For all years from 1895 to 1901 the "Old Head" bust was used, with the inscription VICTORIA DEI GRA BRITT REGINA FID DEF IND IMP, while the reverse was similar to before although the ship was no longer depicted. The first year (1895) had two varieties, one with Britannia holding a trident 1 mm to the left of the letter 'P' in PENNY and the other depicting her holding the trident 2 mm away from the P of 'PENNY' (this variety also has NO sea behind Britannia). The latter is quite rare. The 1897 penny also has two varieties, one of which has the tide level to Britannia's left as high and another, more common, as normal. 1901 pennies were kept back as keepsakes as the Queen died on 22 January that year.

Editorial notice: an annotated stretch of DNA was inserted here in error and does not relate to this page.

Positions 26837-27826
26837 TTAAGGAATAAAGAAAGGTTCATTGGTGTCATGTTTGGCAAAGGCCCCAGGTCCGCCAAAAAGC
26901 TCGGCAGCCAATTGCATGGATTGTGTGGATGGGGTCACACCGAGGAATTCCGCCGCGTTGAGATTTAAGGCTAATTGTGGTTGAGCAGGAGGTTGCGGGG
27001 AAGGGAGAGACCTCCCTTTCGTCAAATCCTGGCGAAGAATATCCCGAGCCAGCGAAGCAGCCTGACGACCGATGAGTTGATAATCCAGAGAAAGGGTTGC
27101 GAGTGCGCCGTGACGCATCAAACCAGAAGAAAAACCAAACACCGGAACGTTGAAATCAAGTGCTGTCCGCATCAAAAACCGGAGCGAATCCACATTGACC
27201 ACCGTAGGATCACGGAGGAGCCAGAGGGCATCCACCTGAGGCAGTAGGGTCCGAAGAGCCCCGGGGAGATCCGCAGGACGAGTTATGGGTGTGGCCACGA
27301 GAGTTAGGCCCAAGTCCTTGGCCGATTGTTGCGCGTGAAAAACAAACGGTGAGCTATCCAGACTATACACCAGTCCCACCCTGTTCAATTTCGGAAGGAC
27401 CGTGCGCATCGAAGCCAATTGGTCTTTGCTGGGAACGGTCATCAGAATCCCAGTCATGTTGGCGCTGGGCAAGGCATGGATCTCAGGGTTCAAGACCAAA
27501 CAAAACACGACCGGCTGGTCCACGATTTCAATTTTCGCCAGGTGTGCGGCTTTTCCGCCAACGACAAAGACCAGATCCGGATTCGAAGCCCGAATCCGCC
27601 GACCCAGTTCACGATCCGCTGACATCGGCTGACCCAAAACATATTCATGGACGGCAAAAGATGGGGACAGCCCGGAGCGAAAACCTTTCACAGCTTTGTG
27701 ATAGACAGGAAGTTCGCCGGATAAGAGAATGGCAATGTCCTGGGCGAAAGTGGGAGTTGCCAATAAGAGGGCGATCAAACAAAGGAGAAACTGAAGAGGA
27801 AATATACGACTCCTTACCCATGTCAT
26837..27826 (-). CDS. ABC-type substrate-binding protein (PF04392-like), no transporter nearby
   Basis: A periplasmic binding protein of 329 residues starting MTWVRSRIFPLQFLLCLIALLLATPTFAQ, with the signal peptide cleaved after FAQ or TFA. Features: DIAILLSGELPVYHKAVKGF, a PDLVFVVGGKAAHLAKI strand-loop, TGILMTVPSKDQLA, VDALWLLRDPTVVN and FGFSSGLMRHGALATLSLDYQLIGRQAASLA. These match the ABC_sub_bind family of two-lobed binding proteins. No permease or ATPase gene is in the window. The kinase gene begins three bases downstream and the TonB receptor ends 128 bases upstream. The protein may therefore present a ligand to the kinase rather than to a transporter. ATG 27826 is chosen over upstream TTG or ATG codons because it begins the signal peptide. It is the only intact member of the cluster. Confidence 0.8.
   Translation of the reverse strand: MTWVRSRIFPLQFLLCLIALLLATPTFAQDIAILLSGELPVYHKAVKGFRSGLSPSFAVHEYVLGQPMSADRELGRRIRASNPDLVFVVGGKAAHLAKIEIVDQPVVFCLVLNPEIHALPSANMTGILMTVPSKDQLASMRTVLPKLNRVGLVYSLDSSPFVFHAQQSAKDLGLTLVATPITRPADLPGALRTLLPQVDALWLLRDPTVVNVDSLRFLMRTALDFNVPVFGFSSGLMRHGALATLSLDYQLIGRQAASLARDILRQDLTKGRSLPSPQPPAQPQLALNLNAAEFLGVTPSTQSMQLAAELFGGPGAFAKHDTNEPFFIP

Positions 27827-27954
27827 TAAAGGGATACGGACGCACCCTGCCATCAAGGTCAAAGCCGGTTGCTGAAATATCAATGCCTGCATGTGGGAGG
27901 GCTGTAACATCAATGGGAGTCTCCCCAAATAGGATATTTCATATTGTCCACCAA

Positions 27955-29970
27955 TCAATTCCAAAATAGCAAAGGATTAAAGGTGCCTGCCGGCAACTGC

King George IV 1820-1830

Laureate Bust

  • 1825 ~ 1,075,200
  • 1826 ~ 5,913,000
  • 1827 ~ 1,451,520

George IV Mintages

Queen Victoria 1837-1901

Young Bust (W.W. on truncation)

  • 1839 ~ Only in proof
  • 1841 ~ 913,920
  • 1843 ~ 483,830
  • 1844 ~ 215,040
  • 1845 ~ 322,560
  • 1846 ~ 483,840
  • 1847 ~ 430,080
  • 1848 ~ 161,280
  • 1849 ~ 268,800
  • 1851 ~ 432,224
  • 1853 ~ 1,021,440
  • 1854 ~ 6,720,000
  • 1855 ~ 5,273,866
  • 1856 ~ 1,212,288
  • 1857 ~ 752,640

Young Bust

  • 1858 ~ 1,559,040
  • 1859 ~ 1,075,200
  • 1860 ~ 32,256

Laureate and Draped Bust - 'L.C.Wyon' (Beaded border)

  • 1860 ~ 5,053,440

Laureate and Draped Bust - 'L.C.Wyon' (Toothed border)

  • 1860 ~ Unknown
  • 1861 ~ 36,449,280

Laureate and Draped Bust (Toothed border)

  • 1861 ~ Unknown
  • 1862 ~ 50,534,400
  • 1863 ~ 28,062,700
  • 1864 ~ 3,440,640
  • 1865 ~ 8,601,600
  • 1866 ~ 9,999,360
  • 1867 ~ 5,483,520
  • 1868 ~ 1,182,720